(Also see:  China’s Alibaba Picks Former Goldman Executive as President)

Alibaba’s founder and executive chairman Jack Ma said: “Over the past two decades, e-commerce has become an inextricable part of the lives of Chinese consumers, and this new alliance brings forth a new commerce model that fully integrates online and offline.”

Suning chairman Zhang Jindong said the deal would “help transform China’s manufacturing industry and broaden the global horizons of Chinese brands”.

It is the latest in a string of acquisitions by Alibaba as Ma seeks to diversify the huge New York-listed company, which is facing domestic competition from Internet giants Baidu and Tencent and remains relatively unknown outside China.

Two weeks ago Alibaba announced it would invest $1 billion (roughly Rs. 6,388 crores) in its cloud computing arm to expand its international presence.

IIMB Considers Digital Courses for Masses

An elite institution like the Indian Institute of Management (IIM), which pioneered in making online management courses available internationally to a broader spectrum of students, can leverage this experience to help develop the massive skilled workforce required for Prime Minister Narendra Modi’s “Make in India” programme, according to IIM-Bangalore Director Sushil Vachani.

More than 40,000 students from 180 countries have registered for the four specialised digital education programmes known as Massive Open Online Courses (MOOCs) developed by IIMB that are featured on edX, a platform developed by Harvard University and the Massachusetts Institute of Technology (MIT), Vachani said here. Seven more MOOCs are to be added in the coming months in the programme called IIMBx.

MOOCs harness the Internet to present academic courses using the best teachers from top institutions to reach a mass audience of students at very little cost thus making the best education affordable.

While the IIMBx MOOCs programme caters to the specialised higher end in education, he said the same techniques can be extended to meet the needs of India’s economic development by the IIMB partnering with other universities that have a wider reach.

“What we want to do is use our capability of using technology to have massive social impact,” Vachani told IANS in an interview here. The IIMB, which he called a “national asset”, has been very successful in its mission, so now “we have to give back to society”.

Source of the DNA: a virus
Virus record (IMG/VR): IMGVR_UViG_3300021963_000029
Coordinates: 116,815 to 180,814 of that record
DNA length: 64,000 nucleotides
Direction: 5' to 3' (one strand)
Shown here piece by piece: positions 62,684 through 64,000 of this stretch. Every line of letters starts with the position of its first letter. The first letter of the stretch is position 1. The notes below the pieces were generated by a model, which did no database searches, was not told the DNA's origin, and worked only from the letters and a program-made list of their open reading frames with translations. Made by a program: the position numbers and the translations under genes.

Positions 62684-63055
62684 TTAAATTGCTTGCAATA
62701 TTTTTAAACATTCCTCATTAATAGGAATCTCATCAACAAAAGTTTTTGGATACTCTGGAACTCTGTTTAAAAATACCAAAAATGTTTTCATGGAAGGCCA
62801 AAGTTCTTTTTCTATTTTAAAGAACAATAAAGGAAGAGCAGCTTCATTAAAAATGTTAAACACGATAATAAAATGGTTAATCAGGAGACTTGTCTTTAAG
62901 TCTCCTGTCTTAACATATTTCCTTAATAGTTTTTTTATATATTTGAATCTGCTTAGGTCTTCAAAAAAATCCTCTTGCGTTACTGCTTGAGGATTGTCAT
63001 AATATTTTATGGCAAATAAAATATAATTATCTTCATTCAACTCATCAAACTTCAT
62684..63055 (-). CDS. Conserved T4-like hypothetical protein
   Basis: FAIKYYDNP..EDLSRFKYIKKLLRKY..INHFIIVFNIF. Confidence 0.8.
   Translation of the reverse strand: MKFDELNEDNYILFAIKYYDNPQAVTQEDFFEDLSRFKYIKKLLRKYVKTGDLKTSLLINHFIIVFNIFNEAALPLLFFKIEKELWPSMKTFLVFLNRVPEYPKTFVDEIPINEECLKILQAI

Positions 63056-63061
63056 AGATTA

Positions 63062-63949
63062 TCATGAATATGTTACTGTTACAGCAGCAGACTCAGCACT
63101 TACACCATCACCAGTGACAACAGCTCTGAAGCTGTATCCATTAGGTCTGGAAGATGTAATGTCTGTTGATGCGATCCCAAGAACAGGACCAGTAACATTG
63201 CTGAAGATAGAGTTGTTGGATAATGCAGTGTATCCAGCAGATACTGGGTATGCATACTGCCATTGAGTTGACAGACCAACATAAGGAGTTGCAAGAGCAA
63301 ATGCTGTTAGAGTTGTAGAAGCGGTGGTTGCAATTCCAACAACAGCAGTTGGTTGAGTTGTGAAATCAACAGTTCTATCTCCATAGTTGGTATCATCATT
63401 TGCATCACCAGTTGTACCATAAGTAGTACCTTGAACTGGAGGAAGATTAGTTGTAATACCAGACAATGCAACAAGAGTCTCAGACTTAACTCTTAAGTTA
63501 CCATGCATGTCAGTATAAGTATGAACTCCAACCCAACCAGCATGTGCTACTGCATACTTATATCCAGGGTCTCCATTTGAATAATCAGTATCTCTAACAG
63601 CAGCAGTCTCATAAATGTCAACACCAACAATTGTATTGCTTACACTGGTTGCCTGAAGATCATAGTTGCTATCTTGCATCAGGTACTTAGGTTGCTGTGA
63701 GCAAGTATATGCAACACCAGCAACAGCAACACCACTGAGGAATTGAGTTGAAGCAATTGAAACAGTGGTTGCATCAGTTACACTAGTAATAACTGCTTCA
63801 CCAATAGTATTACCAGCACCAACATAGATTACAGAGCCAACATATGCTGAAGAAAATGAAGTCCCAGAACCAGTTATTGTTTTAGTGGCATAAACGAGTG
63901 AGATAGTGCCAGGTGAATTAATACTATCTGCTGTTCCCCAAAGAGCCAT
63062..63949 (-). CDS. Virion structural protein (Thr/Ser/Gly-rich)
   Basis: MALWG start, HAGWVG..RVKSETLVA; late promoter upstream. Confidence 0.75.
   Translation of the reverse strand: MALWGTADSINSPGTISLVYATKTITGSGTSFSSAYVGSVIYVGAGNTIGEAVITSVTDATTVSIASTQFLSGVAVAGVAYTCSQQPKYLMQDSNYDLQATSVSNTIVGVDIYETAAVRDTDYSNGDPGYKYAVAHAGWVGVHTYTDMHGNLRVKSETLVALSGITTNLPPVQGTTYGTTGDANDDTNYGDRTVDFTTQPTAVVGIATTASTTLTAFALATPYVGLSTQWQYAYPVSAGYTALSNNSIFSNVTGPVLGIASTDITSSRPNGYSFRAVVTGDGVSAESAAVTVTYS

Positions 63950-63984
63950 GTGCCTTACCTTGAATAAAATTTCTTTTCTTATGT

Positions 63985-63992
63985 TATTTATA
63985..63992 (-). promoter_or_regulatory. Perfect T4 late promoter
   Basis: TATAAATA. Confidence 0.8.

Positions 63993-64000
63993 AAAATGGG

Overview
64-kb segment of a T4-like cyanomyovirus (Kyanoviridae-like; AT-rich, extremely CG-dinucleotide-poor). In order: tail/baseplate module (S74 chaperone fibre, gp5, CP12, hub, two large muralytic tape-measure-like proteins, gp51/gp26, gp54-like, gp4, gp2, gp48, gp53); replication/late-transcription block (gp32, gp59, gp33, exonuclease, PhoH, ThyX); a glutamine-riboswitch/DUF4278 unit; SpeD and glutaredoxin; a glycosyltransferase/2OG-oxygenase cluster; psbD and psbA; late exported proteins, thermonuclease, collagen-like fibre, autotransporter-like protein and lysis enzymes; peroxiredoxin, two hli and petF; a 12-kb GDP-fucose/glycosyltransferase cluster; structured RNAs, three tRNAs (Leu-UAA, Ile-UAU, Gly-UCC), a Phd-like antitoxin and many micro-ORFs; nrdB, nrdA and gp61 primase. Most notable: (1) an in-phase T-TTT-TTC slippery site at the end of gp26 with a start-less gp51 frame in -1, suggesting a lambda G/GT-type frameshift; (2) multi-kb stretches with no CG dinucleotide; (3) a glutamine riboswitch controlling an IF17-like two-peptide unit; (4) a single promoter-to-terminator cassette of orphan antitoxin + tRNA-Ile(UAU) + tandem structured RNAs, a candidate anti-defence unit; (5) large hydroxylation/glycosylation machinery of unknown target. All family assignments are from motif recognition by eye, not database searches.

“For the ‘Make in India’ programme you need to have large numbers of workers whose skill level has to be raised,” he said. Improving the skill levels of an enormous mass of people would be very expensive and difficult and the institutions that have to undertake the task lack adequate faculty or expertise, he added.

Where the IIMB would come in, he said, would be to create MOOCs that are made available to lots of colleges and universities to reach the large numbers of people who have to upgrade their skills. And teachers can also be trained to create other such programmes, he said. “These have to be targeted courses developed for different industries by people who are experts in those areas,” he said.

While launching the Skills India Mission last month, Modi said that 40 million to 50 million more youth would have to develop their skills in the coming decade to enable India to reach his vision of the nation becoming the world’s human resource capital. For this, Modi added, the industrial training institutes (ITIs) had the vital role.

The other massive area of the Indian economy where IIMB can have an impact is micro-enterprise, he said. There are millions of people who basically are entrepreneurs out of because they have no choice but to be entrepreneurs and run little business like kirana (grocery) shops, village foundries and handicraft operations, he said.

Their economic performance can be greatly enhanced by improving their business skills through MOOCs, he said. Like any enterprise, “they also use business principles”, he said. “They have to deal with inventory, and cash flow and marketing and sales.”

“Now we couldn’t teach them the way we do in our normal classrooms where we do case studies about big companies and so on,” Vachani said. “But somebody could create programmes that could help microenterprises understand their business better, be more efficacious and that’s were we can help.”

“We would like to think about creating courses for micro-enterprises, micro-entrepreneurs and provide training for them partly using MOOCs and partly using association with large universities, large technical universities which have hundreds of thousands of students as partners,” he added.

Given India’s limited Internet reach, some of the courses would have to developed to work on smart phones, he said.

As for the IIMB’s core mission, “we will, of course, continue to educate MBAs who will go and join the top companies in the world,” Vachani said. “We are very good at that. But there is no reason why the same institution cannot use its expertise in management to create special courses for the microenterprises.”

The first MOOC from IIMB,” Statistics for Business I”, started on edX on July 7. It is being followed by courses in innovation, information technology management and operations management.

Vachani said that students can take these MOOCs as well as others from institutions like the MIT and Harvard University to develop their skills. Ultimately, he said, it may be possible to combine courses from these universities to create packages for specific needs.